A Grandma Speaks
This is a scene from the sitting room of a nuclear family.
The mother enters the room. Rahul, her 3-year-old son is watching TV, which is tuned on full volume.
Mother: “Rahul, son get up. Come and take bath.”
Rahul: “Mamma please. I will close the TV in five minutes.”
Mother comes again after fifteen minutes.
Mother, “Rahul you are still here watching TV. I am switching it off.” The TV is switched off. Now starts the pandemonium. Rahul starts throwing tantrums, shrieking loudly, goes out of control and starts hitting his Mother. The Lady seems to have no other option; again the TV is switched on. Within seconds, the child goes and sits in front of the “idiot box”, as if nothing has happened. I am a witness to this episode.
I have observed that over the years parental control has considerably decreased. The only reason, which I feel is that there are smaller families with only one or two children, who tend to be the ‘darlings’ of their Mom and Dad. Whatever may be the reason, every parent wishes a happy and successful future for the child.
Sitting in front of the television during the major part of the day affects the mental as well as the physical growth of the child. Many children aged two or three years, keep watching cartoons to which they become addicted. I have seen children, who do not even understand the language, enjoying every minute of such cartoons. In many houses TV is always on full volume.
It is of utmost importance that the parents fix a time for viewing TV or even playing video games. The children must have physical and mental exercises. Through outdoor activities the children develop better reflexes, learn the basics of give and take and cooperating with others. Excessive use of TV and computers is taking away the joys that we, as children, experienced because these gizmos were not there to divert us.
Outdoor activity provides children opportunities to scrutinize, experiment, discover, shout, sing, dance with joy, fight and reunite with friends of their own age group. Swami Vivekananda, a renowned saint, philosopher and a spiritual leader of India, whose 150th birth anniversary was celebrated recently; rightly and wisely observed that leaders are made on the play fields rather than in class rooms.
Children who are encouraged to play are healthier, develop self-esteem and a spirit of camaraderie. Medical and health research personals have emphatically advocated that to avoid lifestyle induced diseases, it is necessary that right from childhood children are exposed to outdoor activities.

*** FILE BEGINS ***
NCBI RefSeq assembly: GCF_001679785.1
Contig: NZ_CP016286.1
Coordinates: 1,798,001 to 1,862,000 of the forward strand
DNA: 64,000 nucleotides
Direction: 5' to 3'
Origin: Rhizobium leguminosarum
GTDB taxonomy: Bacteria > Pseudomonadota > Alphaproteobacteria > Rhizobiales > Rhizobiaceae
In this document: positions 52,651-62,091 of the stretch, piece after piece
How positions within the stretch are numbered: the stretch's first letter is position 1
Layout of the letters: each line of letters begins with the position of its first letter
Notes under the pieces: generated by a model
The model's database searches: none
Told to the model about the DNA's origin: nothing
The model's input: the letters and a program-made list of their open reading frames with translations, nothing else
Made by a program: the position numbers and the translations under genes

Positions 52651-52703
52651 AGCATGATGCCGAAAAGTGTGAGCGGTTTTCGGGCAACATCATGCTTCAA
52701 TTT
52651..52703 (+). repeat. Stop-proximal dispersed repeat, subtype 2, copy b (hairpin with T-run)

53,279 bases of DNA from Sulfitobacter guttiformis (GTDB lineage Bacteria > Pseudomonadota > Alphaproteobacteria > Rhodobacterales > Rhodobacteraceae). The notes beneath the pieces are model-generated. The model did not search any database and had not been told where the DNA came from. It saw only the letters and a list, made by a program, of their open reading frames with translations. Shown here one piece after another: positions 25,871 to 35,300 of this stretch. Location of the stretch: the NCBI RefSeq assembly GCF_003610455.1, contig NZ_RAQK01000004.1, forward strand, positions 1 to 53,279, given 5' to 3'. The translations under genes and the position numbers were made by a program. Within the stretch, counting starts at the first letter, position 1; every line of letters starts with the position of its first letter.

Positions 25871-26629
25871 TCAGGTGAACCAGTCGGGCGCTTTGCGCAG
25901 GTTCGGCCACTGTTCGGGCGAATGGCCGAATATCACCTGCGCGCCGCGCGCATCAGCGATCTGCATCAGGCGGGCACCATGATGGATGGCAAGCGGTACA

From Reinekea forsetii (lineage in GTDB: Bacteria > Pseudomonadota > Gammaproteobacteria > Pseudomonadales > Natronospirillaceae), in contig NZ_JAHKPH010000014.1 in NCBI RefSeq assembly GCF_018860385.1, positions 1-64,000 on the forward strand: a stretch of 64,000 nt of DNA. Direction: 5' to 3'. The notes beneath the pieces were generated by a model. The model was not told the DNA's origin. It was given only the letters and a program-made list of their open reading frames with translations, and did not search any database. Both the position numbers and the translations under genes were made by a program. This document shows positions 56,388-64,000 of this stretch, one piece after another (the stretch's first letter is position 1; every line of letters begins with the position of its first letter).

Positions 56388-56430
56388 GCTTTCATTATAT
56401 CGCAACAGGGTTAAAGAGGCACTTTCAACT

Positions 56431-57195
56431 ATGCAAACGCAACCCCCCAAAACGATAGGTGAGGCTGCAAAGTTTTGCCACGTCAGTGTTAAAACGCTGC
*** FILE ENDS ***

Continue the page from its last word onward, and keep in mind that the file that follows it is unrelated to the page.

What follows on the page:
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It is essential not to have a sedentary lifestyle right from a very young age. Of late, a new trend has been noticed. While sitting in front of TV or internet, children keep munching fast food, which is readily available everywhere and delivered at home. This uncontrolled eating of undesirable food leads to obesity in children. This life style is a matter of concern for health researchers. According to a survey conducted in metropolitan cities the percentage of obesity in children has considerably increased.
I quote below an extract from an article, of The Times of India dated March 15, 2013, titled –
‘Too much TV can give your kid cancer’— the increasing hours of watching TV, playing computer games or surfing the internet can put them at a much higher risk of getting cancer in adult life, experts have warned. Doctors fear that long spells of inactivity while glued to a screen may lead to childhood obesity and the associated health dangers, and now they are calling on parents to restrict the amount of time kids watch TV…’
Watching TV while sitting in one position or lying down affects the posture of the children. A Physiotherapist friend told me the other day that a large number of young children visit Hospitals for treatment of spondylitis, which is caused by incorrect posture.
Some parents may say there is no open space near their residence. Generally, in all group housing societies open space is available. The idea is that the children must be exposed to fresh air. They should perform some exercises which are essential for the nourishment for the body and the mind.
An old adage – ‘all work and no play makes Jack a dull boy’ is correct for all times. However, if there is no open space the child must not be allowed to sit in front of TV for long hours. Several indoor games are there in the market. The aim should be that the child has some diversion to enable him/her to develop his/her body, mind and soul.
Usha Menon, a 77-years-old retired educationist, who has four sweet, adorable grandchildren. Last year she wrote a book,”Reverse Gear.” This book is a sort of analogy between her professional and personal life, depicting the travails, ups and downs faced by an average working woman. As a retired person, She is leading a contented life with a loving husband, devoted son, daughter-in-law and two grand daughters. Her doting daughter, son-in-law, and two grand sons, who are very affectionate, look after her and her husband. She is grateful to God that He has, in His grace, given her an opportunity to live a life of peaceful contentment.